Saving water in the garden

Saving water in the garden

Overview of soil types and drought resistant planting

Saving water in the garden

Here we have some great ideas and information to help you use less tap water in your garden. As always, we welcome your comments and photos and if you have experience or expertise in any of these topics, we could feature your article as a guest author.


Wildlife gardens

When wildlife areas are established they can develop with little need for watering and weeding. Wild flowers can create colour and texture throughout the year if a variety of suitable seeds are planted. This will provide a valuable habitat for insects and birds. 

Leaving some lawn uncut is great for bugs, beetles and foraging birds.


A pond and a rocky area will attract amphibians and reptiles if you are lucky.

A pile of old wood is a perfect home for a wide range of insects and will soon establish a web of wildlife activity. Your own mini zoo ! 



Send us photos of  your wildlife area for inspiration to others in the POWER communities.




Vertical gardens


Our project partners in Jerusalem have some inspiring vertical garden examples such as the photograph below. More photos from Jerusalem community gardens can be found here .

Visit the Jerusalem pages and join their discussions so we can compare great ideas for saving waters in their community gardens. Click here  to see their pages or go to to browse their information.


This vertical edible garden is a lettuce farm.

Copyright Steve Keenan

The vertical garden below is outside the Timelab, Brusselspoorstraat, Ghent.



Making use of waste streams is always a clever way to be sustainable. In the example below, plastic bottles have been used to make a vertical garden.

copyright Planningnerd

Plastic bottles can also be used to build a greenhouse.

copyright dengarden 



Water Saving behaviour


Try to water your garden early in the morning or after the sun goes down. 



Water the roots of the plants rather than the foliage. 




Use water saving gel or beads in containers so they do not dry out so quickly.



Consider a smart flow meter for timing irrigation systems.







Water butts


Water butts can collect rainwater and allow you to reuse some of the 85,000 litres that fall on your roof every year.

Saving rain water for watering plants and washing cars is a great way to save water. Milton Keynes Council will provide some new houses with a free water butt and all MK residents can apply for low cost water butts with a choice of 100 litres or 190 litres.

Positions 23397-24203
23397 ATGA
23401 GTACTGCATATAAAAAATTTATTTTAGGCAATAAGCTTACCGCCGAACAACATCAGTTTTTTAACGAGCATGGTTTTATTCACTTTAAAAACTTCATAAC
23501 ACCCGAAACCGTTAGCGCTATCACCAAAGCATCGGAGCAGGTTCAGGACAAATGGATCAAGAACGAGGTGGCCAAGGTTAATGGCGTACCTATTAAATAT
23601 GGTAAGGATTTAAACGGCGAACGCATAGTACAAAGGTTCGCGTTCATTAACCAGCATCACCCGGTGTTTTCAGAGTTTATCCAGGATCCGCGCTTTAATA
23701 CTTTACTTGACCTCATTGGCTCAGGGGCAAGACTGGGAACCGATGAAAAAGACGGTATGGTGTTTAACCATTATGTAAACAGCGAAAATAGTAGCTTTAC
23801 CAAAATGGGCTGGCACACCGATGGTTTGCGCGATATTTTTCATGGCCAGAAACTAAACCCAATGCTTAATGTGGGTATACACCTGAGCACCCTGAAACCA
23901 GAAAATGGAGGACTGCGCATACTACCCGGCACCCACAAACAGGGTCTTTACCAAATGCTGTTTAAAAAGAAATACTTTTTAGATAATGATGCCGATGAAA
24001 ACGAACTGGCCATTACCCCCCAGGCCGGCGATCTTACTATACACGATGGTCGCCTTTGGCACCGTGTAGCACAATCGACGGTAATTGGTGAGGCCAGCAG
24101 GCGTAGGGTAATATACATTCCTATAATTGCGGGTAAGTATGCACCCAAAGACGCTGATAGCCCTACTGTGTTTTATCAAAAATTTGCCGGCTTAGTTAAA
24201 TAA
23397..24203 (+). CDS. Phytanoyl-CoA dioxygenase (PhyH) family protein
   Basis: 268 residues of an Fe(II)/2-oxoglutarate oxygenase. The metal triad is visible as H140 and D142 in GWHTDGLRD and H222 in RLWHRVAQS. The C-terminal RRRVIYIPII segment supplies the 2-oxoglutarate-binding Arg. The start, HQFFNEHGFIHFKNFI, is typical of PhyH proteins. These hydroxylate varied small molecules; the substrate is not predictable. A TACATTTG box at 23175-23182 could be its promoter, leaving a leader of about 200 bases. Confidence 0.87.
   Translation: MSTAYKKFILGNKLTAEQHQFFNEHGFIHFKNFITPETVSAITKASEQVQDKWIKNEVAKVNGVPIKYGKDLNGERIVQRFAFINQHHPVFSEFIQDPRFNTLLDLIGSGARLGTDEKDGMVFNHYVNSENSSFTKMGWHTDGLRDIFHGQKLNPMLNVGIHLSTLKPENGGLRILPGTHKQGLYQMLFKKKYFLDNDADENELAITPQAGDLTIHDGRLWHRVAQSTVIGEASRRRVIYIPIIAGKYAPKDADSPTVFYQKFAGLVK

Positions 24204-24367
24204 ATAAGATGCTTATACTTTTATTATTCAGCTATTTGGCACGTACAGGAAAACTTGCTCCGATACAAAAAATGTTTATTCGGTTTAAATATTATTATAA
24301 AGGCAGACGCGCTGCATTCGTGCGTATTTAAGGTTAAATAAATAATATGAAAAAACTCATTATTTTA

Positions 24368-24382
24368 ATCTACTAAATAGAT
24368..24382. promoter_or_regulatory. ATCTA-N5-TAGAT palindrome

Click here , enter your MK postcode, see what is on offer and start saving water as soon as your water butt is installed.


 Water Butts at



Other types of water butts are available, a quick web search or visit to the Garden Centre will provide you with many options to suit the style of your house and garden.

If you use rain water for cleaning your car, you have the added bonus of no white limescale marks left on your car if you are in a hard water area. 


Tell us what other water subjects you would like to see on these POWER Community pages and send us your articles, comments and photos.


Look forward to hearing from you.


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Soil Types and pH


The best use of any land is to work with nature and conserve or elaborate on what types of plant are already established. In a garden it is a good idea to plant the right species for the natural growing conditions. This will reduce the need for soil conditioning and intensive watering. Less work with controlling the soil conditions means you have more choices of how you spend your time in your garden. 


There are several factors to consider when planning a sustainable garden and there is a wealth of information on the web from well established and trusted sources. You will find links to these at the bottom of the page.


Before you choose which plants you would like to cultivate, there are a few considerations about what would be suitable for your patch of land.


As always on these pages, let us know if you would like to see more detailed information on any of the subjects and get involved by sharing your knowledge and experience. It would be great to see photos of your gardens too.



Soil types

A good starting point is to assess your soil type. Finding out the water retention properties will help you choose which plants will thrive in your garden.

Characteristics of soil fall broadly into six categories: